the damping effect of gain saturation, which is responsible for the suppression of RIN for the total power, is operative only in the small signal regime. It may well be that when mode-partition fluctuation in each mode is large, the delayed response in large signal situations [74] prevents instant compensation of power fluctuations between longitudinal modes, hence an enhanced noise at low-frequencies. This is sometimes referred to as “mode-competition noise” or “mode-hopping noise,”

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7 Signal-Induced Noise in Fiber Links

as distinct from “mode-partition noise.” Regardless of the origin of these lowfrequency noise, the transposition effect is identical to that described above. The high-frequency RINmod .!/ will again assume a value approximately equal to that of the low-frequency RIN.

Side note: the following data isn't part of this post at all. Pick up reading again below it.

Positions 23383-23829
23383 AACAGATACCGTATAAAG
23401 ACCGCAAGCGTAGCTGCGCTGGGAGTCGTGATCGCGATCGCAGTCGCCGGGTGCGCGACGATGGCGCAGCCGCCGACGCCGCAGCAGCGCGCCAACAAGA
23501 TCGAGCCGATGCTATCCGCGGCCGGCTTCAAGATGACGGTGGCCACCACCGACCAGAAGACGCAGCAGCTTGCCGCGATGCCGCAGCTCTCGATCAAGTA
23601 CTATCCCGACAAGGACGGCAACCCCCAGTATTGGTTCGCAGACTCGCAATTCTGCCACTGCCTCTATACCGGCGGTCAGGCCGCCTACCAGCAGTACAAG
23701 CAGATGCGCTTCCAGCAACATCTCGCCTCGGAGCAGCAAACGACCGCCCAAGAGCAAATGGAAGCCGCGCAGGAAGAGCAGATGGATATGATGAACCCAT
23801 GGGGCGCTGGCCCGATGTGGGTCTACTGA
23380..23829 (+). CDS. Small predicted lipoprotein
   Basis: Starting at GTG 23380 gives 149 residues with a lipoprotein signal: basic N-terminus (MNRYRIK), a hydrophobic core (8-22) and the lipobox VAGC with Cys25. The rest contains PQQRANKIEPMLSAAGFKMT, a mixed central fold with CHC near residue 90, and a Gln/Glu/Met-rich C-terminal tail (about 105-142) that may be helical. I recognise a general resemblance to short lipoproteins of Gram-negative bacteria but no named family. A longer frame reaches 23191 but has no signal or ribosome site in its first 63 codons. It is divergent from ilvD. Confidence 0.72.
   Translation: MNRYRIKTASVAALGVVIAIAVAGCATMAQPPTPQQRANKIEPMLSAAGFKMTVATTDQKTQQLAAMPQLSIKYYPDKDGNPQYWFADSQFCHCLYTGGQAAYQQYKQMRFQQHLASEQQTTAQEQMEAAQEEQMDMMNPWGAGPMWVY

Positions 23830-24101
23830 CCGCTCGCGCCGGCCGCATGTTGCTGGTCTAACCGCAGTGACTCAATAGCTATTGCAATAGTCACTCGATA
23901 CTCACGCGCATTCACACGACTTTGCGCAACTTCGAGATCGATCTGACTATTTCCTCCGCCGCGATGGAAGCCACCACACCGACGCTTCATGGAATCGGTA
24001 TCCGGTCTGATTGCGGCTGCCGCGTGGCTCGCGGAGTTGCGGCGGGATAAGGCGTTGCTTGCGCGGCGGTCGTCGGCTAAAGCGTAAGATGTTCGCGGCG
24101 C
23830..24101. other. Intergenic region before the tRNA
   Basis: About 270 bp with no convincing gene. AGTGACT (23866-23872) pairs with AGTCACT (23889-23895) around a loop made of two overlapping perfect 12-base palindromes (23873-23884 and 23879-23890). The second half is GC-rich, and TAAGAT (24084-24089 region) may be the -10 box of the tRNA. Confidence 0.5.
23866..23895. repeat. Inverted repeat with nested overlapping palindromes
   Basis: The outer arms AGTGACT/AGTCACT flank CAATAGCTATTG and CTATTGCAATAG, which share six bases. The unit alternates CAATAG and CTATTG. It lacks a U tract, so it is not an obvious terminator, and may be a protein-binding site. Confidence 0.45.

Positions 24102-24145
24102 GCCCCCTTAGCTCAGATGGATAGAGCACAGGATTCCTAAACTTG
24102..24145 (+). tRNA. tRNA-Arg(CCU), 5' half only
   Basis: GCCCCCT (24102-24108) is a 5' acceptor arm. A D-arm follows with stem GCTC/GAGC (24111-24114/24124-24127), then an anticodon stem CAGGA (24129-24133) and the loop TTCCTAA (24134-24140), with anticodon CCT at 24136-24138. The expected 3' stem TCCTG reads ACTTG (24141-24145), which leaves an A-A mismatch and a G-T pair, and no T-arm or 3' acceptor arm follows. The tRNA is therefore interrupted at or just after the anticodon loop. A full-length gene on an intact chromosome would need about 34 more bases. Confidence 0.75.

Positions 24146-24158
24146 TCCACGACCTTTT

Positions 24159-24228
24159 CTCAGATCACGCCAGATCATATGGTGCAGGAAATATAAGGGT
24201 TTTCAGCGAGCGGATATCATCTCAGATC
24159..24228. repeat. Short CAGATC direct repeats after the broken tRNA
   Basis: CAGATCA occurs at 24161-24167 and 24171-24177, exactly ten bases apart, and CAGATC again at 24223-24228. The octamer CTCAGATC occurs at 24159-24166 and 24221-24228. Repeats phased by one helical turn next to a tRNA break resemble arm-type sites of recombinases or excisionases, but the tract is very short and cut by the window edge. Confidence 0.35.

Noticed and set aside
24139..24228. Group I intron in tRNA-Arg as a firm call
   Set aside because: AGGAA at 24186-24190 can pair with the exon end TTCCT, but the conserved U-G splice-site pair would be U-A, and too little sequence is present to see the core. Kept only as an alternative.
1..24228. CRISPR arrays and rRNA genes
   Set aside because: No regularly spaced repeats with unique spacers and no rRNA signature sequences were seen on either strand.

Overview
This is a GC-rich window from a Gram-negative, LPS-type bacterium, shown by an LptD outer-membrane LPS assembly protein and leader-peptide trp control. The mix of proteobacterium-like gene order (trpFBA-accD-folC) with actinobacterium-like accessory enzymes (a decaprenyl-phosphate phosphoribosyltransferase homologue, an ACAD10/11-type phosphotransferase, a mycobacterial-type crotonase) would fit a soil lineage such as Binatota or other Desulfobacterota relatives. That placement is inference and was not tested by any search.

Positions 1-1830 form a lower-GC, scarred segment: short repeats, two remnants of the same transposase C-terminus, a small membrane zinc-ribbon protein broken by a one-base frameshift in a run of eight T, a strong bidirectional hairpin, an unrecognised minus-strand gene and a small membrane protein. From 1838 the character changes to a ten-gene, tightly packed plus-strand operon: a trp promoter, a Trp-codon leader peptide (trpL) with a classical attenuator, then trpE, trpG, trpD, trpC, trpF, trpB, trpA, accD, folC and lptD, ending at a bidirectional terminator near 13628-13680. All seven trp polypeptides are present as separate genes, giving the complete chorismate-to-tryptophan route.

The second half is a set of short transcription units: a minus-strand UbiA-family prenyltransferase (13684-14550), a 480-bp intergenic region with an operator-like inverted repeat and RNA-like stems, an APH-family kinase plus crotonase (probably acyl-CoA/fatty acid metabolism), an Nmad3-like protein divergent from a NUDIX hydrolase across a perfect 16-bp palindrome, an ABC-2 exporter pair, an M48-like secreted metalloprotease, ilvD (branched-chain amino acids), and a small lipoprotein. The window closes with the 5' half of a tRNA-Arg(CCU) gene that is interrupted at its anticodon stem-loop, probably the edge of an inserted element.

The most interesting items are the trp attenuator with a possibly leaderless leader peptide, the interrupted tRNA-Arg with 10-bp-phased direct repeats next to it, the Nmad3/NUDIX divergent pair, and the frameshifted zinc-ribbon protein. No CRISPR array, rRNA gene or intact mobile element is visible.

7.3.2 Transposed Interferometric Noise in Fiber Links Using Single-Frequency Lasers Interferometric noise is caused by conversion of the laser phase noise into intensity noise through interference between the laser output with a delay version of itself. This occurs in fiber links with pairs of interfaces where double reflection can occur, or in the absence of reflective interfaces, Rayleigh backscattering is the ultimate cause of such reflections [71]. In the absence of any applied modulation to the laser, this noise takes the form of a Lorentzian function, which is the result of an autocorrelation of the optical field spectrum transposed down to DC. The spectral width of this noise is, therefore, approximately that of the laser linewidth, in the tens of megahertz range, whereas the intensity is proportional to the power reflectivity p of the reflectors responsible for the interometric phase ! intensity noise conversion [71, 75]. For Rayleigh backscattering, this reflectivity is proportional to the length of the fiber for relatively short lengths of fibers, reaching a saturated value equal to the inverse of the attenuation coefficient for long fibers [71, 76]. The behavior of interferometric noise when the laser is directly modulated has been analyzed in the context of reduction of low-frequency interferometric noise by an applied modulation at a high-frequency [75, 76]. The nature of this reduction is that the noise energy at low-frequency is transposed to the spectral vicinity of the harmonics of the applied modulation signal due to the large phase modulation associated with direct modulation of laser diodes [75]. This is desirable only when the applied high-frequency modulation is simply used as a “dither,” while the low-frequency portion of the spectrum is used for transmission of baseband signal (i.e., the “information-bearing” signal). If the information is carried by the highfrequency modulation itself, as in many microwave systems, then the transposed noise centered at the first harmonic of the applied signal is the undesirable “signal induced noise,” which was the subject of previous sections. Following an approach similar to that in [75], if one assumes that the laser intensity is approximately given by P .t/ D P0 .1 C ˇ cos !t/;